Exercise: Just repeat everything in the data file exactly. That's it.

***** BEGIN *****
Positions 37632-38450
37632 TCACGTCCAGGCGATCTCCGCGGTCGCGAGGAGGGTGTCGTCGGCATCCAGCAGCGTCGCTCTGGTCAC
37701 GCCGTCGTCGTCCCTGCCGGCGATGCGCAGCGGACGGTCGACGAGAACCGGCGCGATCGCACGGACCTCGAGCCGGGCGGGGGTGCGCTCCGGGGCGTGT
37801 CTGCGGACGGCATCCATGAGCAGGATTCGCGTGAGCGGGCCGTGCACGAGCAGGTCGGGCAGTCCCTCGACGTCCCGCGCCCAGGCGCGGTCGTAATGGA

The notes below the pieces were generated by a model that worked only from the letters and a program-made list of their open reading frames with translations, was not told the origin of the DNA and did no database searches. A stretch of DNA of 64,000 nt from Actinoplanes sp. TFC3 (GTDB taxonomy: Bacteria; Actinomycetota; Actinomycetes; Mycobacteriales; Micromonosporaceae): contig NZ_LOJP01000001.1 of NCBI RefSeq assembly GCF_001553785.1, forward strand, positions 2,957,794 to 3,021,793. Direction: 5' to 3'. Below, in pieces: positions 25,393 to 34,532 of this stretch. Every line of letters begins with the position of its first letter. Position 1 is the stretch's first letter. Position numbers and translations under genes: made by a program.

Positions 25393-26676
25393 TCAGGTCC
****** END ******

Positions 37632-38450
37632 TCACGTCCAGGCGATCTCCGCGGTCGCGAGGAGGGTGTCGTCGGCATCCAGCAGCGTCGCTCTGGTCAC
37701 GCCGTCGTCGTCCCTGCCGGCGATGCGCAGCGGACGGTCGACGAGAACCGGCGCGATCGCACGGACCTCGAGCCGGGCGGGGGTGCGCTCCGGGGCGTGT
37801 CTGCGGACGGCATCCATGAGCAGGATTCGCGTGAGCGGGCCGTGCACGAGCAGGTCGGGCAGTCCCTCGACGTCCCGCGCCCAGGCGCGGTCGTAATGGA

The notes below the pieces were generated by a model that worked only from the letters and a program-made list of their open reading frames with translations, was not told the origin of the DNA and did no database searches. A stretch of DNA of 64,000 nt from Actinoplanes sp. TFC3 (GTDB taxonomy: Bacteria; Actinomycetota; Actinomycetes; Mycobacteriales; Micromonosporaceae): contig NZ_LOJP01000001.1 of NCBI RefSeq assembly GCF_001553785.1, forward strand, positions 2,957,794 to 3,021,793. Direction: 5' to 3'. Below, in pieces: positions 25,393 to 34,532 of this stretch. Every line of letters begins with the position of its first letter. Position 1 is the stretch's first letter. Position numbers and translations under genes: made by a program.

Positions 25393-26676
25393 TCAGGTCC